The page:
Since the COVID-19 outbreak, most organisations will have had to drastically change how they operate. It’s important to assess the impact of changes to staff numbers and experience. Now is the time to review key processes, especially in finance, procurement, HR and operations. 
     
  2. Do you need assistance in undertaking investigations (criminal, civil, disciplinary and/or regulatory) or require training in such techniques?
    We have seen a significant increase in fraud reports. It is vital that organisations are equipped to investigate suspicions and allegations of fraud in a professional and swift manner.
     
  3. Is your counter-fraud/bribery strategy properly designed, up-to-date, and working…and how often are your key controls evaluated for relevance and effectiveness?​ 
    Your organisation may have adopted new ways of working. Decisions will have been made as to what parts of the business may change in the long term. It is important to ‘fraud proof’ any new strategies or procedures and subsequent changes in controls. 
     
  4. How effective are your whistleblowing arrangements?
    Encouraging whistleblowing and ensuring staff can raise concerns is pivotal in identifying frauds. However, the focus will have changed to ensuring organisations keep running rather than on governance and fraud prevention. Whistleblowing policies and processes should be revisited to reflect any new working practices (e.g. new contractors and suppliers, and increased home-working).
     
  5. Has your organisation recently undergone (or is it planning) any major changes in personnel, structures and/or systems?
    If so, have the fraud risks and controls been revisited and considered? ​The world has changed and will doubtless continue to do so. You need to ensure anti-fraud measures are built into changes from the outset, rather than waiting to address them after a fraud attack.
     
  6. What is your anti-fraud/bribery culture and what is the quality of the fraud awareness training (if it is) provided to your staff?
    If you get the culture right, everything follows. Consider developing new (or reinforcing existing) messages about fraud prevention. People are tuning into working differently and applying new hygiene and social-distancing controls, so it’s a good time to think about change management across the organisation.
     
  7. Would your staff know what to look for and how to respond to suspicions of fraud?
    Fraudsters thrive on change and uncertainty. Remind staff of the importance of controls, what fraud looks like, where the emerging frauds are coming from, and what to do when (and it is ‘when’ not ‘if’) fraud is discovered or suspected.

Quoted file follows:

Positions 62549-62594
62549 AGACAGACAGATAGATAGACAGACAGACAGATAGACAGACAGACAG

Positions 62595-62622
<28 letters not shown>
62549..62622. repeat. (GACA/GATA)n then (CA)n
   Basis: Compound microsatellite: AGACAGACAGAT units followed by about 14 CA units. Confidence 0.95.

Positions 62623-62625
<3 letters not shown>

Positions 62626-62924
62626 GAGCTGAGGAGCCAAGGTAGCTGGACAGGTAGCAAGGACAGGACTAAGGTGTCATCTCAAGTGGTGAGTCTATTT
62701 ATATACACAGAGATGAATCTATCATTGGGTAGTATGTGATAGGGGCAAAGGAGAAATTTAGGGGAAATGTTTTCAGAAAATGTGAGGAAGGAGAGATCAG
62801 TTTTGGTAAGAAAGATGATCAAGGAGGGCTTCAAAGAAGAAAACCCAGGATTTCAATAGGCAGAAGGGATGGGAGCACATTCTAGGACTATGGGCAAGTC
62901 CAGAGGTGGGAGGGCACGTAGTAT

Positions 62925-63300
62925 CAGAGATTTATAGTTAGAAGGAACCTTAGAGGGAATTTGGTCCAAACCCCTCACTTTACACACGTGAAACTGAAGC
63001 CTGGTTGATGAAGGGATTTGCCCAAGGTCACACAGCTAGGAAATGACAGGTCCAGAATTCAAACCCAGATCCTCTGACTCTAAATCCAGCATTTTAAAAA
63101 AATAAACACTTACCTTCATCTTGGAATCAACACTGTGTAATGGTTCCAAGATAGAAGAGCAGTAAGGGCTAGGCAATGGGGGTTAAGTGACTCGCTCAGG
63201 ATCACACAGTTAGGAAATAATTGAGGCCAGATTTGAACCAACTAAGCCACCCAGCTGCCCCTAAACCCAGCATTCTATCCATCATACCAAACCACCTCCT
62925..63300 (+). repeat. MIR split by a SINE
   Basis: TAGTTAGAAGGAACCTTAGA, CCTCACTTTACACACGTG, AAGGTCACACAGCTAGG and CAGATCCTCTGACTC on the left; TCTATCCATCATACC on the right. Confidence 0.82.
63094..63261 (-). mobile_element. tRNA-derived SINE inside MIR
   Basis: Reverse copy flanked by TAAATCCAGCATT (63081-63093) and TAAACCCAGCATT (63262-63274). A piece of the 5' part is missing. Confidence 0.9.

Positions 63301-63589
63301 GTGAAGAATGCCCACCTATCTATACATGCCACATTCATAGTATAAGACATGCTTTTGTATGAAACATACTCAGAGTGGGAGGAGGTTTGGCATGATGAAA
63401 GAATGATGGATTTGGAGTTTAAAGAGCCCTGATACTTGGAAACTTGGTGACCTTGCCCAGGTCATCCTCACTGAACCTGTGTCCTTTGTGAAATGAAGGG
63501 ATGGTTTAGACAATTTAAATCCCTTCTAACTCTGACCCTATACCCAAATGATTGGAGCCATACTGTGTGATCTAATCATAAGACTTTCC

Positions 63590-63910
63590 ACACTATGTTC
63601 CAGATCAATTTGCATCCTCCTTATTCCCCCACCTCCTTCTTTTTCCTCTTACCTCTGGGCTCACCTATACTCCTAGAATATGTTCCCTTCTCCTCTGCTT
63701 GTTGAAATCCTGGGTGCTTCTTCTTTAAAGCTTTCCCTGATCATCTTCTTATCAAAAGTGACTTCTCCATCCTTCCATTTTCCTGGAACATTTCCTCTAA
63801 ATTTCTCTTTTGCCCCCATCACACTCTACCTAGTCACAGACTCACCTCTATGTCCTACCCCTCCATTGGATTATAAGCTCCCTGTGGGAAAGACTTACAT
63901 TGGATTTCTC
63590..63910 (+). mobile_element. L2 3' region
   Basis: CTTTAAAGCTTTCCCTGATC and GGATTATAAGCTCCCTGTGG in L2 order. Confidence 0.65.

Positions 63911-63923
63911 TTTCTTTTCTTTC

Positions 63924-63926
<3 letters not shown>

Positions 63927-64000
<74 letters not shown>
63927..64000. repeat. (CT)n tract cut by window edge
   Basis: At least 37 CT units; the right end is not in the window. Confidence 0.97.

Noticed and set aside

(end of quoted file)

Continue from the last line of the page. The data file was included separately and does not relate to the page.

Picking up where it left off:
8. When was the last time you updated your policies to ensure they are in line with current legislation, best practice and your anti-fraud and bribery policies?
    ​Legislation and guidance has changed almost daily since the COVID-19 outbreak. Make sure your organisation remains lawful and complies with best practice and government guidance.
     
  9. How does your organisation respond to allegations of fraud?
    It’s important to be prepared so that when a fraud is discovered or suspected, you don’t waste time working out what to do. Use any downtime to look at how your organisation can be better prepared for wider risks in addition to the immediate challenges presented by COVID-19.
     
  10. Does your organisation capture intelligence and does it have a systematic means of learning from past fraud incidents (whether or not they occurred in your organisation)? 
    Learn from other people’s mistakes. Scan the horizon to observe and understand how frauds are changing and their potential impact.  When you read about a fraud, consider if it could happen to you and revisit your controls to ensure they can mitigate the risk of any similar attack. 

We are all facing unprecedented challenges. Fraudsters will be making the most of the confusion, anxiety and stresses businesses and individuals are suffering. Take time to stop and think about how you can protect your finances and reputation. The phrase ‘prevention is better than cure’ has never made so much sense as it does now in these difficult times.

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Coronavirus Job Retention Scheme Fraud

It has been reported that HMRC have received nearly 800 whistle blowing reports from employees who suspect their employers are fraudulently claiming under the Government’s Coronavirus Job Retention Scheme.

With the UK Government starting to relax the lock down measures in England, and many organisations considering returning previously furloughed employees back to work, organisations need to ensure that they correctly remove any such employees from the scheme and should consult with their HR advisers if in any doubt.

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Key Contacts

NIGEL FOOTTIT
Director - Head of Forensics
BDO Southampton